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Old 8th May 2016, 13:24   #172
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... The last 10 Ashes matches were atrocious and one sided, nearly all of them a forgone conclusion from day one (which means England have a similar problem to an extent at least). ...
Indeed, much disappointment at the standard of cricket was expressed at the time, particularly during the most recent Ashes series.

Is the lack of application and determination and the "gung-ho" approach we see in much test cricket now coincidental with the glut of T20 cricket or cause and effect? I'd say it is more likely to be the latter.
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Old 8th May 2016, 22:56   #173
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Indeed, much disappointment at the standard of cricket was expressed at the time, particularly during the most recent Ashes series.

Is the lack of application and determination and the "gung-ho" approach we see in much test cricket now coincidental with the glut of T20 cricket or cause and effect? I'd say it is more likely to be the latter.
The hugely successful Australian team of the 90s and early 00s were playing that sort of cricket with players like Hayden and Gilchrist before T20 cricket had been invented.
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Old 9th May 2016, 10:55   #174
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That's only saying that Australia had a couple of very attacking batsmen in those days and who could disagree? Many sides, going back many years, have had similar. Colin Milburn is probably the earliest example I can remember seeing play.

The point being made is, that since the advent of T20, we have seen far fewer players who, realising that victory is most unlikely, will pull out all the stops in going for a draw. It's all to do with deficiencies in skill and attitude and the glut of T20 must be a significant factor.
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Old 9th May 2016, 11:06   #175
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I think we need some Gabe type analysis here to prove D/L's hypothesis. Not sure what questions we'd need to ask, perhaps length of fourth innings in overs year on year? That would only give the headline trend, would require further deciphering to determine if t20 was a casual factor.
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Old 9th May 2016, 11:27   #176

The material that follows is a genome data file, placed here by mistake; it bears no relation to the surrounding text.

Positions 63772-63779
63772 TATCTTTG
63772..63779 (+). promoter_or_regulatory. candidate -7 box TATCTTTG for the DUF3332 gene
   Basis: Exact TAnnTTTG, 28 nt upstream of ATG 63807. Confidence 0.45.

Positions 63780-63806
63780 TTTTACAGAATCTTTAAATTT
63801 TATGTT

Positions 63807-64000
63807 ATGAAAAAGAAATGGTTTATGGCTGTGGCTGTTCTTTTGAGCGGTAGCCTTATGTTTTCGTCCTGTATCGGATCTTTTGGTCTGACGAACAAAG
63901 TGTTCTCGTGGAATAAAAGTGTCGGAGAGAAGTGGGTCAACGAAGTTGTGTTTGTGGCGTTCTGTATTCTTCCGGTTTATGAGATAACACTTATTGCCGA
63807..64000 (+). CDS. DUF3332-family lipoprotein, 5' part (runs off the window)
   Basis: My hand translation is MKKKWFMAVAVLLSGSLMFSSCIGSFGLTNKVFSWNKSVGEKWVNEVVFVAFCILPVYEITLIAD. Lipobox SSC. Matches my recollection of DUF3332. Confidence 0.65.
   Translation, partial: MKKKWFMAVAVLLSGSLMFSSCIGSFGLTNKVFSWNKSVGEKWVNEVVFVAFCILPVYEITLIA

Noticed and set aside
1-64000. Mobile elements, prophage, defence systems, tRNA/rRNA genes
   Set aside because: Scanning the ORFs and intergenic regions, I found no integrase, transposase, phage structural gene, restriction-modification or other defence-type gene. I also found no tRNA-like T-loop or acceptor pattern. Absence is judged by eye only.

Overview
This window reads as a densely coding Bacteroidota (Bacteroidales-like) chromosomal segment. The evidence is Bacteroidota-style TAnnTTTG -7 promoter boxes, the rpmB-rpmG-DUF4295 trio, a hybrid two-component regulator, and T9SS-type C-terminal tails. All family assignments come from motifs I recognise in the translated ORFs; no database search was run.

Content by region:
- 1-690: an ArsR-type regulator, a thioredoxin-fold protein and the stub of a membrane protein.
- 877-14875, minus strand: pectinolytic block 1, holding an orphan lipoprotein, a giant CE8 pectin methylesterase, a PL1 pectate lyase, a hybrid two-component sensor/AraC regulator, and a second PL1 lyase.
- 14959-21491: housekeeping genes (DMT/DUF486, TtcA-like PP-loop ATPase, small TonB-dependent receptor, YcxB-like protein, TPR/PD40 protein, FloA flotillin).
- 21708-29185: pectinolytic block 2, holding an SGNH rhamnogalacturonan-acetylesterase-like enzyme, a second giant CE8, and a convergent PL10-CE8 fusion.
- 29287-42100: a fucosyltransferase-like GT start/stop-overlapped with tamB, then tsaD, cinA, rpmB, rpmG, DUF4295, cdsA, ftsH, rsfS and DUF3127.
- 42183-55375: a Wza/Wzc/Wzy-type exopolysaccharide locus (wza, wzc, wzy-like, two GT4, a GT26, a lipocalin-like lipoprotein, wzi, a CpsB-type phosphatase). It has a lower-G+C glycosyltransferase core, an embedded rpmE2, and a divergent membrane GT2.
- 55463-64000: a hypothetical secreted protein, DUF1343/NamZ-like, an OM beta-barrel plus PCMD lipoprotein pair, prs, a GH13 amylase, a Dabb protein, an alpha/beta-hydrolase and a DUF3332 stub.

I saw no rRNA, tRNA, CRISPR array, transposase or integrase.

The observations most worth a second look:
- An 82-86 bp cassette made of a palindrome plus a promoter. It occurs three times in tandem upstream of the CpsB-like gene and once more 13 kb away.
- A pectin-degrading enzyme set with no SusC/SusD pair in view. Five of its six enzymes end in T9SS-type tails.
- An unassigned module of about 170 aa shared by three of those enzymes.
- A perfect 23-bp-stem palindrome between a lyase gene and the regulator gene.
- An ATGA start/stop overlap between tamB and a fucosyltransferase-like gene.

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I think we need some Gabe type analysis here to prove D/L's hypothesis. Not sure what questions we'd need to ask, perhaps length of fourth innings in overs year on year? That would only give the headline trend, would require further deciphering to determine if t20 was a casual factor.
Or even a causal one.

Good idea, though.
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Old 9th May 2016, 12:24   #177
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That's only saying that Australia had a couple of very attacking batsmen in those days and who could disagree? Many sides, going back many years, have had similar. Colin Milburn is probably the earliest example I can remember seeing play.

The point being made is, that since the advent of T20, we have seen far fewer players who, realising that victory is most unlikely, will pull out all the stops in going for a draw. It's all to do with deficiencies in skill and attitude and the glut of T20 must be a significant factor.
I suspect that it's more that with faster scoring rates teams have to bat for longer to save tests, but I'd be interested to hear how many examples you have of teams batting a long time to save test matches in the pre-T20 era.

Obviously Atherton-Russell at Jo'burg is an example but that was rightly fêted at the time as it was the exception rather than the rule and that innings has since been surpassed in length in tests for England by a T20 centurion in saving a test match anyway.

The number of tests drawn with 9 wickets down also seems to have increased since T20's introduction. Pulling out all the stops would seem to involve no.11 batting.
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Old 9th May 2016, 17:06   #178
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I think the fêting of that was not that it was an exception but rather that it was an outstanding example of something that was more the rule at the time - that and the ferocity of Donald's bowling.

The only significance of scoring rates (along with bowlers' strike rates, of course) are where they are markedly different between the two teams. 'twas ever thus and has no real bearing upon the matter.
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Old 9th May 2016, 17:28   #179
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I think the fêting of that was not that it was an exception but rather that it was an outstanding example of something that was more the rule at the time - that and the ferocity of Donald's bowling.

The only significance of scoring rates (along with bowlers' strike rates, of course) are where they are markedly different between the two teams. 'twas ever thus and has no real bearing upon the matter.
Number of times a team batting 4th in a drawn test faced 90 or more overs:

Last ten years: 18
90s: 18
80s: 8
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It was a poor innings by Bell with the bat.
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Old 9th May 2016, 17:42   #180
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Or even a causal one.

Good idea, though.
Bloody predictive text.

Another factor to consider, which might explain the number of last wicket saves in recent years is that there are fewer utter rabbits kicking around. Tens and elevens still like to give it the long handle when they can, but seem to be more able to block it out than once upon a time.

Jimmy would've probably been a no9 thirty years ago, even a batting all-rounder for england in the late 90s.